WHEN WE FIRST started living in Vermont all year round in 1967, I was reluctant to believe that it would be our last move and that our house would be the one I would die in, but I have long since concluded that this will probably be the case and accept it with comparative equanimity. And I long ago concluded something else, too. The first few years we were there, the children were still little, and our problems with them, like theirs with us, seemed little too. They were healthy and happy, and so were we. Like everybody else they had their troubles at school, but basically they liked it well enough. They had their friends, and we had our friends, but the richest part of our lives seemed to be the part we had together—the picnics by the gentian pond, the sledding in winter, the summer trips. We were a world very much to ourselves up there on our mountain, and by and large all was well with us. But down below there was another world where, by and large, all was not well. Friends got sick and died there. Accidents happened to people we knew. Children not much older than ours got into all sorts of grief. Couples got divorced, and men lost their jobs. And farther away still, Vietnam happened, assassinations happened, Watergate happened, until there were times when it seemed to me as though the world below was a stormy sea with waves all around us as high as the hills we were encircled by, and the little patch of mountain where we lived was the only place left anywhere that was safe and dry. What I concluded then—less in a way to mar our peace than to deepen my sense of it—was that the day would come when the wild waves would wet us too, and the winds would lash us, and the great beast browsing its way up from below would raise its head and notice us at last. I concluded that even in Paradise, maybe especially in Paradise, the dark times come.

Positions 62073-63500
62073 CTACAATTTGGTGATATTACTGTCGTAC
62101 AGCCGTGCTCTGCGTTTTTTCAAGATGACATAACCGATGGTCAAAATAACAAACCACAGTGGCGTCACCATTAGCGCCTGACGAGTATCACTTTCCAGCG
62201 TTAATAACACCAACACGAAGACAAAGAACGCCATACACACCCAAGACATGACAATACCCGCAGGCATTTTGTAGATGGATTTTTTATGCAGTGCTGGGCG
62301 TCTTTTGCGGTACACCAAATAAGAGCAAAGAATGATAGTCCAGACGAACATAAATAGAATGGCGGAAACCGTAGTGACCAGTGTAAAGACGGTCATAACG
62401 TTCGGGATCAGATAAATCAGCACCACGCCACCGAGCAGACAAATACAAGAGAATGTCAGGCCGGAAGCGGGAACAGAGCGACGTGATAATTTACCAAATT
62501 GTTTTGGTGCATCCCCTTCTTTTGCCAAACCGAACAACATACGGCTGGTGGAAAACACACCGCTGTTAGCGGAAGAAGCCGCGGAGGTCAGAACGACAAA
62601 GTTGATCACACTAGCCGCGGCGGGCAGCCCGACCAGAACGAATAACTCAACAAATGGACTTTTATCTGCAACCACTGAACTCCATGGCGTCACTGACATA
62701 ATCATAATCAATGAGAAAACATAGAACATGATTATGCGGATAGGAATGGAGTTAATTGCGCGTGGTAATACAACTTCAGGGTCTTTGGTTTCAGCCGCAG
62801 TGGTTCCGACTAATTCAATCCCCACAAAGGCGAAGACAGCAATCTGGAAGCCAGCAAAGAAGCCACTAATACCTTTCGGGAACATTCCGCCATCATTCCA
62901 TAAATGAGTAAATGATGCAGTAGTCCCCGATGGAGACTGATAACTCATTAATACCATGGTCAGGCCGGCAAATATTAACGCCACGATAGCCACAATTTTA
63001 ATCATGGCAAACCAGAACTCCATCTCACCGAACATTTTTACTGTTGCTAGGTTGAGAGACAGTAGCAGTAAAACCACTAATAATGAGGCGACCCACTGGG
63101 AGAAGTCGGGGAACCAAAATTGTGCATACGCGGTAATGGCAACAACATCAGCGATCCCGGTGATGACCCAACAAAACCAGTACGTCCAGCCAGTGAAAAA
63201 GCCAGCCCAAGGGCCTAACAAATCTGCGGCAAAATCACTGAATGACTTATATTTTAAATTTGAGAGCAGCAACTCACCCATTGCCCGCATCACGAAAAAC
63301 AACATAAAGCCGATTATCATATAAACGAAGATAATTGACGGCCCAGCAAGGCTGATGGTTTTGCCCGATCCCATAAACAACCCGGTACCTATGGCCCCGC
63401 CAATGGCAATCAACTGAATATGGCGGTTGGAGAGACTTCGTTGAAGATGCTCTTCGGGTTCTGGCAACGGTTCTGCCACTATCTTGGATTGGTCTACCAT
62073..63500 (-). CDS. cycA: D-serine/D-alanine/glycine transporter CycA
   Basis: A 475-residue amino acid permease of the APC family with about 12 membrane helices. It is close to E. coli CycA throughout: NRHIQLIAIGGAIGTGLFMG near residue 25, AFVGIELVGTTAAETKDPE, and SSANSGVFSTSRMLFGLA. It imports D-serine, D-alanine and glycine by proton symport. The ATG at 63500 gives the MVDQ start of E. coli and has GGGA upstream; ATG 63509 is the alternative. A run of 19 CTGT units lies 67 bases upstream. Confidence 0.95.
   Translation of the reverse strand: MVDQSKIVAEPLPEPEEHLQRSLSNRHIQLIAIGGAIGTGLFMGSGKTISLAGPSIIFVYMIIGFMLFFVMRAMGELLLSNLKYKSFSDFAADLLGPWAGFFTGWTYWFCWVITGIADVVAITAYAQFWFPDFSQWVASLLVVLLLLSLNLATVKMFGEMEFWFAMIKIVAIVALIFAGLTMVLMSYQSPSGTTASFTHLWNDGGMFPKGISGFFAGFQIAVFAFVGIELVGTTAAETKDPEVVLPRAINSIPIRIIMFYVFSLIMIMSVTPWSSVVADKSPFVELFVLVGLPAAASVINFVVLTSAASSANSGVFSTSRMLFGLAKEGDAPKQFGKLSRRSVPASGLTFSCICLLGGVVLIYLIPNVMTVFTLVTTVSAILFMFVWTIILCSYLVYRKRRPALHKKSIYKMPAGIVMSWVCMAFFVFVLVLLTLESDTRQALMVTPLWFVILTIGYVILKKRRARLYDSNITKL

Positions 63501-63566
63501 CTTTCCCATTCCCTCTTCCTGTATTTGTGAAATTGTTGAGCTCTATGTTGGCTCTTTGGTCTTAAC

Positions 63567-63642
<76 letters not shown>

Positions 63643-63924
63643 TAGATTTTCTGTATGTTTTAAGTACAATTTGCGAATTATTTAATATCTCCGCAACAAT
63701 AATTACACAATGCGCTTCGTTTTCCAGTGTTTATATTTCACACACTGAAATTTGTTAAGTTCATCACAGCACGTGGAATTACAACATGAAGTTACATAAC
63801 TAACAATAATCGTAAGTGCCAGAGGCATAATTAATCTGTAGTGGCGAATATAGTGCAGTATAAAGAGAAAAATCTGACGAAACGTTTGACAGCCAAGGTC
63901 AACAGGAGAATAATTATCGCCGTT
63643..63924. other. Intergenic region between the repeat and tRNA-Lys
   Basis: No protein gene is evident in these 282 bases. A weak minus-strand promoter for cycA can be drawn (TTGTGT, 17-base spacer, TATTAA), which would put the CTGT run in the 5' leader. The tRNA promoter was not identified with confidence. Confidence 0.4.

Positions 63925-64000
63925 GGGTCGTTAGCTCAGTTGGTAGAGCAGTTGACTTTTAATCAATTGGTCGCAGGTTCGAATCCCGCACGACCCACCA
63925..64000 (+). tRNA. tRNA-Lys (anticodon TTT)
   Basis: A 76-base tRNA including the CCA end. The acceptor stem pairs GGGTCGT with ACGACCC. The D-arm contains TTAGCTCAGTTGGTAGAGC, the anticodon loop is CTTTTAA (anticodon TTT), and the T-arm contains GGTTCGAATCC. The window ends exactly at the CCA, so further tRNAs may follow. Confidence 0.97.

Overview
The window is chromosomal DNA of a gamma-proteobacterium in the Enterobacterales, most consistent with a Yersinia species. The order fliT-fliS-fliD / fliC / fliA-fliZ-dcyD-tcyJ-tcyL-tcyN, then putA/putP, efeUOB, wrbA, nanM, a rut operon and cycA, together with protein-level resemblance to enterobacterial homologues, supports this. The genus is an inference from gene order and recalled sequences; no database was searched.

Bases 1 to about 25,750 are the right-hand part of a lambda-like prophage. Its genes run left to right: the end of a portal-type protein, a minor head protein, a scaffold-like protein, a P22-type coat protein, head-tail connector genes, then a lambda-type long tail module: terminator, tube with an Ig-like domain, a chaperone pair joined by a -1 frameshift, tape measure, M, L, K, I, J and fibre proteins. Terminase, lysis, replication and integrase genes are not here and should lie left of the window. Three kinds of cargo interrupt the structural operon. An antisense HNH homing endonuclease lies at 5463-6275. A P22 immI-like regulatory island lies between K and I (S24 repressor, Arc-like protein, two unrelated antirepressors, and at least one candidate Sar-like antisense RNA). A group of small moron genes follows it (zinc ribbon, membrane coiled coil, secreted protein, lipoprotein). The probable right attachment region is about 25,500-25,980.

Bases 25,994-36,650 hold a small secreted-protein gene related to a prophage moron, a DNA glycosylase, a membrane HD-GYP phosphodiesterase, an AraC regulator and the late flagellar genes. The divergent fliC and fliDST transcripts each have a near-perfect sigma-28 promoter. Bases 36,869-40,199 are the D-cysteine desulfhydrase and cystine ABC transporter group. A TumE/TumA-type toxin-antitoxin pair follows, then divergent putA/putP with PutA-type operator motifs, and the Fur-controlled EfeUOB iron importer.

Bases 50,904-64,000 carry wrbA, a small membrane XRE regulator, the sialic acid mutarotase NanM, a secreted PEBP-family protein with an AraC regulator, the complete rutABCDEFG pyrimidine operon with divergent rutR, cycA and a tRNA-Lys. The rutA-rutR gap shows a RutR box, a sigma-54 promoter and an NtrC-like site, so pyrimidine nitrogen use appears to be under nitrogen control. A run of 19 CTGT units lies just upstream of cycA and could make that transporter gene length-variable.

- Originally published in Now and Then